12 October 2008
By Collen Chibango
Exactly 25 days after the much publicised and welcomed signing ceremony of
the power sharing deal among Zimbabwe's major political parties, nothing has
changed on the socio-economic and political landscape of our country.
Instead, the general masses are still suffering, if anything they are
suffering more. An illegitimate government continues to use the same
ignorant, populist and failed piecemeal tactics they have fashioned into
One would have hoped that at this stage the different parties would already
be working together in solving the problems the nation faces. Instead ZANU
PF continues to rule by decree and the MDC continues to act as an
None of the parties to the GNU deal have started acting like a government.
Meanwhile , inflation sores, teachers strike, universities continue closed
indefinitely, businesses close, corruption runs riot and one governor
continues to run the country like a backyard tuck-shop.
Shocking that Mbeki is expected to come back and reign in some sanity...now
that he has been removed as South African President, maybe our political
parties hope that he will come and run the country while they still
negotiate who takes which ministry.
I jokingly suggested to one colleague of mine recently, that we can do
without some ministries, but with a functioning government. Weird, I know.
Maybe, the cabinet or the council of ministers can take charge of these so
called important ministries as they discuss.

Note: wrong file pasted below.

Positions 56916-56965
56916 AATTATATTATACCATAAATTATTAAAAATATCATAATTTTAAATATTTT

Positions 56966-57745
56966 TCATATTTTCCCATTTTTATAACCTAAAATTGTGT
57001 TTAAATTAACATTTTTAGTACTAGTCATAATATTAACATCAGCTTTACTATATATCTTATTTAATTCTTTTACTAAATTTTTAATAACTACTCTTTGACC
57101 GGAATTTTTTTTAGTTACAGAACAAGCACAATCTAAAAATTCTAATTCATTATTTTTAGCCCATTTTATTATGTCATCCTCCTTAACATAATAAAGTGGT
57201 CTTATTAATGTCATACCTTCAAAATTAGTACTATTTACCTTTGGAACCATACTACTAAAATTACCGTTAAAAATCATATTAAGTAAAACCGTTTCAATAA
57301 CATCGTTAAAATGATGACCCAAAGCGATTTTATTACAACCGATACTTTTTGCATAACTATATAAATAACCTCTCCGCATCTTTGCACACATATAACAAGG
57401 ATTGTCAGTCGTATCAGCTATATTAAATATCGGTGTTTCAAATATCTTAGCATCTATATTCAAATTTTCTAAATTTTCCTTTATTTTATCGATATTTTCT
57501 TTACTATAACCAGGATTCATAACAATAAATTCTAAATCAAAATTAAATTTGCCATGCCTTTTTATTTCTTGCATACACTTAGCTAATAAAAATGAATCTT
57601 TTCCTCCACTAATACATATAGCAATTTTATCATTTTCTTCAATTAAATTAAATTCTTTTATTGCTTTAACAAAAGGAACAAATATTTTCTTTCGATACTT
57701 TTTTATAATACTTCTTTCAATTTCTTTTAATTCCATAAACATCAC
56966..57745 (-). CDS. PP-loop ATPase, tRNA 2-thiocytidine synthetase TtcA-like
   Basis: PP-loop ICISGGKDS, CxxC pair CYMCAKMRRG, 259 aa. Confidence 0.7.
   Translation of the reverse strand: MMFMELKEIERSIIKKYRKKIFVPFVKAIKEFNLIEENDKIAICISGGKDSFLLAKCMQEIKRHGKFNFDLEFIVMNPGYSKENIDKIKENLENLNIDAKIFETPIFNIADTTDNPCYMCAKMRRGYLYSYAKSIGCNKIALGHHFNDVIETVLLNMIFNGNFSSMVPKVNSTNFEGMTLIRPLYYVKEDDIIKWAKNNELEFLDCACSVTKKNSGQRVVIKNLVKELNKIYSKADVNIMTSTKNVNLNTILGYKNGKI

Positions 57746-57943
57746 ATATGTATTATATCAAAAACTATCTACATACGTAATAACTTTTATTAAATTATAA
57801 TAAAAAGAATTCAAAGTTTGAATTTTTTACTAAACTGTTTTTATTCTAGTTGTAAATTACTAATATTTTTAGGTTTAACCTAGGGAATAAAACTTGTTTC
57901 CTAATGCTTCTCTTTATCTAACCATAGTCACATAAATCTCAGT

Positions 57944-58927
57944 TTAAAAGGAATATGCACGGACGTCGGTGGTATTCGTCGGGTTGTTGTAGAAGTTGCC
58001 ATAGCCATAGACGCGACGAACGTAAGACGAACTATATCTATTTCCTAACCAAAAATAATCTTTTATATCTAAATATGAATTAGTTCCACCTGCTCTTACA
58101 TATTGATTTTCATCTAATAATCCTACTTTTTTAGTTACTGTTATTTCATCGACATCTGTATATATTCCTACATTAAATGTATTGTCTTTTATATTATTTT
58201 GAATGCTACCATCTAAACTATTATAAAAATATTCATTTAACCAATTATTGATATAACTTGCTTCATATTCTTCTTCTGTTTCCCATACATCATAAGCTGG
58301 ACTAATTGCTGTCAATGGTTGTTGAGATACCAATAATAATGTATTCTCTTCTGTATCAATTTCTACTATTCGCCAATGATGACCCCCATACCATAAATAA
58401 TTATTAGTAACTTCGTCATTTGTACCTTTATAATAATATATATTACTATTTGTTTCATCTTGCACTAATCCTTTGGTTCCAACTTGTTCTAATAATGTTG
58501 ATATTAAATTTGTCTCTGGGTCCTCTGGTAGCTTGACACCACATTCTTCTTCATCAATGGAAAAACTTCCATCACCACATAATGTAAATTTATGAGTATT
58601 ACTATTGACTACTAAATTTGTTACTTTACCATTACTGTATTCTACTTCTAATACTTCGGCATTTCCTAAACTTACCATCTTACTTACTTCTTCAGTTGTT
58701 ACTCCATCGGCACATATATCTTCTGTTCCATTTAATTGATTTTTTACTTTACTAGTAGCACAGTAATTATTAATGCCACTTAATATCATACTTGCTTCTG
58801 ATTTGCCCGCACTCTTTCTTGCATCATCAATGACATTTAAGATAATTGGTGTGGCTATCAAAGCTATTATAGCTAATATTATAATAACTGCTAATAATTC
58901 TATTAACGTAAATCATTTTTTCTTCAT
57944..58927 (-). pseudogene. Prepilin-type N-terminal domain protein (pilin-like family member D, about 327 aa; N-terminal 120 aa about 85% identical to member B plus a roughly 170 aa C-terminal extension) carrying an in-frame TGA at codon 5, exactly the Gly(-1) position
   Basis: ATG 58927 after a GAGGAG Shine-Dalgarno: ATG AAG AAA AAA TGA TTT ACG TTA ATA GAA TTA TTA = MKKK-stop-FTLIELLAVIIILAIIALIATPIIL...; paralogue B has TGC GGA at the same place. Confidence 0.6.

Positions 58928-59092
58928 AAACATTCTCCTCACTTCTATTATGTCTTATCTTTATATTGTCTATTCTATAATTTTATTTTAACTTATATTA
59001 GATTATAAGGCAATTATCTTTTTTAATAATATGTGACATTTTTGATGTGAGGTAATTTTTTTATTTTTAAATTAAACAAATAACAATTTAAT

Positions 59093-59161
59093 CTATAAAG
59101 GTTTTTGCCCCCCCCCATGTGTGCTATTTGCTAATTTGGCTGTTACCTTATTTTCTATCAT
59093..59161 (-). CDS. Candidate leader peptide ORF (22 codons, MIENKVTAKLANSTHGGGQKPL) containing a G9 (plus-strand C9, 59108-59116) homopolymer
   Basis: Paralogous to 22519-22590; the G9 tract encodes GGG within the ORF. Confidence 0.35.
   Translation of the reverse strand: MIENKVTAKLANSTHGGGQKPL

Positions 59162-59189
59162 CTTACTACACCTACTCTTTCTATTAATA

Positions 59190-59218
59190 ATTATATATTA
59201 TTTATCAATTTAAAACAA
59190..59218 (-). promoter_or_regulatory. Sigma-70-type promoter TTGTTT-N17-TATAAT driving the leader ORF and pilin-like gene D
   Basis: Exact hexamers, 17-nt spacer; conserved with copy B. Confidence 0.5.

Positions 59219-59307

Surely, international humanitarian assistance has to begin as a matter of
yesterday and that's not a contentious ministry...Or is it? ZANU PF is said
to be arguing that the Ministry of Home Affairs belongs to ZAPU under the
unity accord agreement of 1987.
Again, out of frustration and finding funny some of these arguments, I
suggested to the same colleague of mine that, Dumiso Dabengwa is a member of
ZAPU, he is "neutral" why not re-engage him in the ministry, then no one can
claim him, unless if he springs up another Houdini surprise defection!
Indeed, not making much sense, I guess that's the whole point. The whole GNU
deal doesn't make sense. Firstly people signed a deal without deciding such
fundamental issues. Secondly, how could the MDC take Mugabe's word over
ministries? Thirdly, how desperate do they think the MDC is as to rush and
grab small ministries?
In fact, do they hope to gain international credibility just by the presence
of an MDC face saver without real control? Again the biggest prayer is that
Mbeki manages to persuade his ZANU PF friends that power is sweet while it
last, at some point in time one just needs to give it up or at least some of
Both parties, playing to the gallery, that the people cannot wait, the
people are suffering, yet still failing to forge a way forward that serves
the people. What hypocrisy!
Interesting how the newly elected MPs requested that the RBZ exempt them
from daily cash withdrawal limits...where are the people in this whole
Collen Chibango is a former student and youth leader in Zimbabwe, now
studying in the Netherlands. He writes for the Zimbabwe Watch column.
Financial Gazette (Harare)
11 October 2008
Posted to the web 13 October 2008
INORDINATE delays in appointing an all-inclusive Cabinet have put the 2009
national budget consultations off track as it also emerged this week that
trillions of dollars were recently doled out to struggling ministries and
government departments that had long exhausted their allocation.
In November last year, the Finance Ministry tabled a $7,8 quadrillion budget
that constituted nearly half the country's implied Gross Domestic Product of